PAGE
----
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For members


REVEALED: The truth about waiting times at Sweden’s Migration Agency

A new report from Sweden's Parliamentary Ombudsman has found that a number of cases at Sweden's Migration Agency were "not actively processed for the majority of the processing time", despite waits of more than three years.

REVEALED: The truth about waiting times at Sweden's Migration Agency

What is this report?

The report, which came out on December 13th, addresses complaints to the Parliamentary Ombudsman about long processing times at the Migration Agency for citizenship, asylum and residence permit applications.

In the report, Parliamentary Ombudsman Per Lennerbrant said that the Migration Agency must make “special efforts” to address the long waiting times faced by those applying for asylum, permanent residency, or citizenship in Sweden.

Lennerbrant stated that it is “unacceptable” that the Migration Agency, year after year, has unreasonably long processing times for a large range of cases.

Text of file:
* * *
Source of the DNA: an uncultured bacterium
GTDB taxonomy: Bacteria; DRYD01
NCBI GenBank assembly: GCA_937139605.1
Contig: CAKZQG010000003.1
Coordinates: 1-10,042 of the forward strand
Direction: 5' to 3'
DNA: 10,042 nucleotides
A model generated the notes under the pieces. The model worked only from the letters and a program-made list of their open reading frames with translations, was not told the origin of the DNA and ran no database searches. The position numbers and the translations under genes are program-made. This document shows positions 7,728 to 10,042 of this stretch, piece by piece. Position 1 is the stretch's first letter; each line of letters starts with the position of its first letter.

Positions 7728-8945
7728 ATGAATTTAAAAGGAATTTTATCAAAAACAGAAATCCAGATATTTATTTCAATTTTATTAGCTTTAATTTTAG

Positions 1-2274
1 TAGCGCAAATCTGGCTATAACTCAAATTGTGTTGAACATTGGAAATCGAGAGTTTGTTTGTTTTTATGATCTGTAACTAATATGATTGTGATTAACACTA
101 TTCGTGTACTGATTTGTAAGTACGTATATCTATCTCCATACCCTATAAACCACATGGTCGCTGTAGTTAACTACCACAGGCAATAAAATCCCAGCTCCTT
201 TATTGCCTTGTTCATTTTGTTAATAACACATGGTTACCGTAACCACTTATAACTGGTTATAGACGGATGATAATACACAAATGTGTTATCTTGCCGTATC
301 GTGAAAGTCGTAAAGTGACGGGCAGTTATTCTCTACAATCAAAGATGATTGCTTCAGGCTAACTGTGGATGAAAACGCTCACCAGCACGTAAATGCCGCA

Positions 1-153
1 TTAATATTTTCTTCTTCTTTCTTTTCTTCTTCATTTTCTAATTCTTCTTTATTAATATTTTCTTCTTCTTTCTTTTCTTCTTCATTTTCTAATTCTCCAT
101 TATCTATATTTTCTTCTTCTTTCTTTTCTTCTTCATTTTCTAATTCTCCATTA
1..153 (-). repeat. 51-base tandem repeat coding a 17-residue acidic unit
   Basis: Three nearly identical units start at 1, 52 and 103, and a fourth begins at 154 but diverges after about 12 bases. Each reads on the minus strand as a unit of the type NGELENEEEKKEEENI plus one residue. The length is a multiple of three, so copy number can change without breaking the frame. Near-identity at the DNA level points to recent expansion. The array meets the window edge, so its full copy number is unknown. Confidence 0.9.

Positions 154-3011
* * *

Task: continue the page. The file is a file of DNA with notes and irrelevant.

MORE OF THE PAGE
He further criticised the Migration Agency for “slow and passive” processing in all cases which were a subject of the investigation.

How long did these applicants have to wait?

The report, which assessed five cases reported by applicants for Swedish citizenship, asylum and residence permits, concluded that, in all cases, processing times “exceeded what is considered acceptable”.

The five cases are described as follows:

  • “AA”, who applied for Swedish citizenship on May 21st, 2020. In January 2021, a Migration Court concluded that the Migration Agency must conclude “AA”‘s case “as soon as possible”. The case was concluded on February 1st, 2022. Waiting time: 1 year, 8 months, 11 days
  • “BB”, who applied for Swedish citizenship on July 30th, 2018. The case was concluded on March 16th, 2022. Waiting time: 3 years, 7 months, 16 days
  • “CC”, who applied for Swedish citizenship on June 27th, 2018. The case was concluded on March 3rd, 2022. Waiting time: 3 years, 8 months, 4 days